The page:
An Ipsos poll released late last week offers a window into the varying perspectives of the populations of the U.S., Canada and Mexico with respect to the North American Free Trade Agreement (NAFTA).
Negotiators from the three countries kicked off a third round of renegotiation talks on Saturday in Ottawa. Among other things, the ballooning deficit between the U.S. and Mexico has been a major talking point for the U.S. (The U.S. had a $64.4 billion deficit with Mexico in 2016, and a $41.2 billion deficit through the first seven months of this year, according to Census Bureau data.)
But how do the respective publics feel about the 23-year-old trilateral trade agreement?
According to the Ipsos poll, support for the free trade agreement is high across the board, albeit higher in Mexico and Canada than in the U.S.
However, the poll data show citizens of the United States have a different opinion on how much the free trade deal has actually helped their country.
According to the poll, 39% of Americans think the free trade deal has helped the U.S., compared with 57% of Canadians and 59% of Mexicans.
When it comes to identifying which NAFTA members are believed to have benefited the most, 35% of Americans went with Mexico. Meanwhile, a majority of Mexicans (64%) and just over a third of Canadians (34%) said the U.S. has benefited the most from the deal.
When asked if the deal benefited the three countries equally, 34% of Canadians and 32% of Americans said that was the case, while just 20% of Mexicans agreed that was the case.
When it came to whether or not renegotiation was considered to be a good thing, 48% and 46% of Americans and Mexicans, respectively, said that was the case. Canadians were less sure, however, with just 33% saying renegotiating the trade deal was a good thing.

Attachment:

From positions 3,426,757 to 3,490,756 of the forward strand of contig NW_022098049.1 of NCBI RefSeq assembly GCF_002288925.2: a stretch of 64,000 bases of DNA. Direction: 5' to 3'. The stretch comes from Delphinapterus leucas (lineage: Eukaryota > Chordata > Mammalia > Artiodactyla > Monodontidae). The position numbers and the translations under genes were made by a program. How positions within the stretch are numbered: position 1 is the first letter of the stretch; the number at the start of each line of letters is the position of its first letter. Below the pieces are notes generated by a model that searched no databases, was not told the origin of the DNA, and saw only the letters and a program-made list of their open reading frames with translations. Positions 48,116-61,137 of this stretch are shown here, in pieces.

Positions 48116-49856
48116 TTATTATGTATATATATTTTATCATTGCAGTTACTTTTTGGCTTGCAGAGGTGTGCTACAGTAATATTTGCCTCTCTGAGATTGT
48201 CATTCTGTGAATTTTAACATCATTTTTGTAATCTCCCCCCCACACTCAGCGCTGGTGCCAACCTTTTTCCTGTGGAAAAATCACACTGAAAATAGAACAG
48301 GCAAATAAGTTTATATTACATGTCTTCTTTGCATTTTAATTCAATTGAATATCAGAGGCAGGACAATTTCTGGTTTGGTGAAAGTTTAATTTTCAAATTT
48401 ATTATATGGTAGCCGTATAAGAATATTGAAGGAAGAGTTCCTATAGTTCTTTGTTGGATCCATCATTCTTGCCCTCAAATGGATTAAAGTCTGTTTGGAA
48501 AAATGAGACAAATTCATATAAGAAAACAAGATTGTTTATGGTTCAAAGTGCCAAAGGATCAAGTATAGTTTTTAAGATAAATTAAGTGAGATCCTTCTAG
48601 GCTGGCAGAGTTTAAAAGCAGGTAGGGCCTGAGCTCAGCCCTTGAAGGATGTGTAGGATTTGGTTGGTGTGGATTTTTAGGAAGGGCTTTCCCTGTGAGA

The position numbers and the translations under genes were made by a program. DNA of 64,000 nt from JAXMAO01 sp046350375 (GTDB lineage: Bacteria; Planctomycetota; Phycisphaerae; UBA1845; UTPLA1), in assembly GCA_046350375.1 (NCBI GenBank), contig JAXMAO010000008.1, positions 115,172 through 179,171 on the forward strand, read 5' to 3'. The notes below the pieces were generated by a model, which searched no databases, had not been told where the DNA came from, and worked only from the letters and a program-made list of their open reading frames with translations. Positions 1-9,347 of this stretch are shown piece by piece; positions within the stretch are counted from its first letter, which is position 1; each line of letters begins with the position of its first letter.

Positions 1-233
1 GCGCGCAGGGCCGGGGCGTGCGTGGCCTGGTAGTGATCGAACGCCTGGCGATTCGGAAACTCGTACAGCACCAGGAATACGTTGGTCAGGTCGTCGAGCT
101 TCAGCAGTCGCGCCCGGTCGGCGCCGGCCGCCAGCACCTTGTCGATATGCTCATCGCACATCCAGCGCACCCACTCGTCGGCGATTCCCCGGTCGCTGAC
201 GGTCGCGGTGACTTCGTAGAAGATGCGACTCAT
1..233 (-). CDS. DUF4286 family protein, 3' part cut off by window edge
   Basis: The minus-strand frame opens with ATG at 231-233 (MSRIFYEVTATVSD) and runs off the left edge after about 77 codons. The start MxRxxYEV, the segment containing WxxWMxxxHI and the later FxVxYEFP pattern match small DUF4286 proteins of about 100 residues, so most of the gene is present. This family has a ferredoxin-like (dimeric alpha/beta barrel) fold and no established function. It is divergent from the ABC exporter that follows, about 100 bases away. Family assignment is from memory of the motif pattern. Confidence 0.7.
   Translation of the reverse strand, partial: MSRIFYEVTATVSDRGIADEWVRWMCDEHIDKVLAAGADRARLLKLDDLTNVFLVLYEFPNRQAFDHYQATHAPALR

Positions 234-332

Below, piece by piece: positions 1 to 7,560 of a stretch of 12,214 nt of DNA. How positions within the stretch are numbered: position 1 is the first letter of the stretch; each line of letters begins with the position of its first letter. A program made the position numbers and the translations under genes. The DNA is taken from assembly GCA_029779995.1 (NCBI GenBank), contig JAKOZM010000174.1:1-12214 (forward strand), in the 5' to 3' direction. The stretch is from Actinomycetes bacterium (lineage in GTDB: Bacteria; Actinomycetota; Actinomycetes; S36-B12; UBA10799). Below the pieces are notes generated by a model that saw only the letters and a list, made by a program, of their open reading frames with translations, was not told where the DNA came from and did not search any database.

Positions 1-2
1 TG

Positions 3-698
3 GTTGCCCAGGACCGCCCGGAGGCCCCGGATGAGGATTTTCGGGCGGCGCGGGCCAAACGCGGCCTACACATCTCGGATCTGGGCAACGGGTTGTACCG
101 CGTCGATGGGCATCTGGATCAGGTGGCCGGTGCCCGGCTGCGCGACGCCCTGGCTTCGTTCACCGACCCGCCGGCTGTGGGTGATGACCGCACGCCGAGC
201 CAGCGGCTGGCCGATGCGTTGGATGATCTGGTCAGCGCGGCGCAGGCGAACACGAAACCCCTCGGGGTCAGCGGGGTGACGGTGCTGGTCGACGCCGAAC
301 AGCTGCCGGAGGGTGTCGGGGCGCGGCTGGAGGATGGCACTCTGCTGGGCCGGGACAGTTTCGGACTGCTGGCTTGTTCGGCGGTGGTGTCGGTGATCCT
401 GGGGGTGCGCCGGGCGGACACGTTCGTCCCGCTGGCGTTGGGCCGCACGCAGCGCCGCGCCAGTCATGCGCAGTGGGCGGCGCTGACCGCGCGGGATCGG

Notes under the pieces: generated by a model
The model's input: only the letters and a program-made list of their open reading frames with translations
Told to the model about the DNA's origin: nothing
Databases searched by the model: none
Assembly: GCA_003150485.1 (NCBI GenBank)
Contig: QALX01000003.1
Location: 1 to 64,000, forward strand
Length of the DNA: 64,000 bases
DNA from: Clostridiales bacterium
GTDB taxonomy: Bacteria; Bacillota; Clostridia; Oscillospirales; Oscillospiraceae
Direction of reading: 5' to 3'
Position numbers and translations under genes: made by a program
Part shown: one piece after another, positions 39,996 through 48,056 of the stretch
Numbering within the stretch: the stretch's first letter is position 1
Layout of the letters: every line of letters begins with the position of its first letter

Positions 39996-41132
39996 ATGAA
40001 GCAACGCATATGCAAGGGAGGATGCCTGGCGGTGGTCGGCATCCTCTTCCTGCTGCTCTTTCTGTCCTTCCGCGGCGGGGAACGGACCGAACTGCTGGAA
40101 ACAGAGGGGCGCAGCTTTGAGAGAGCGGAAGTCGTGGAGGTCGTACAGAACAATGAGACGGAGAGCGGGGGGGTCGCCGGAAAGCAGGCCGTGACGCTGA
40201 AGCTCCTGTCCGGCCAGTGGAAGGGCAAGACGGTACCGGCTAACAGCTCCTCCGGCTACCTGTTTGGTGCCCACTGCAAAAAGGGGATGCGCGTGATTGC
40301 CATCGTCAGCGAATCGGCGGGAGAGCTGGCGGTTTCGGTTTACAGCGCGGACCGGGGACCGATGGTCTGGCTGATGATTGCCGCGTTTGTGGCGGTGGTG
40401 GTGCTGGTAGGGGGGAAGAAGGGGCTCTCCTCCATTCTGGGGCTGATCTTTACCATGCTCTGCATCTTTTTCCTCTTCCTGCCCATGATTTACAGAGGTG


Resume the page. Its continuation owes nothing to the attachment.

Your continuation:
Principle is one thing — what about execution?
The three countries each had varying levels of confidence in their negotiators.
Canadians had the most faith in their negotiating team (59%), compared with 50% of Americans and just 40% of Mexicans.
Setting aside President Trump’s public threats to pull the U.S. out of NAFTA should a negotiated deal favorable to the U.S. prove unreachable, 50% of Americans expressed they would want NAFTA to continue in its current form if talks fail. Meanwhile, 59% of Canadians and 60% of Mexicans indicated they would want the deal to continue in its current form if talks fail.
On the other side of the spectrum, 16% of Americans said they would want the deal dismantled if talks fail, compared with 25% of Mexicans.
The third round of NAFTA renegotiation talks are scheduled to conclude tomorrow. Whatever happens — a revamped deal, maintenance of the status quo or a wholesale dismantling — the citizens of each country will certainly have differing opinions on the favorability of the outcome.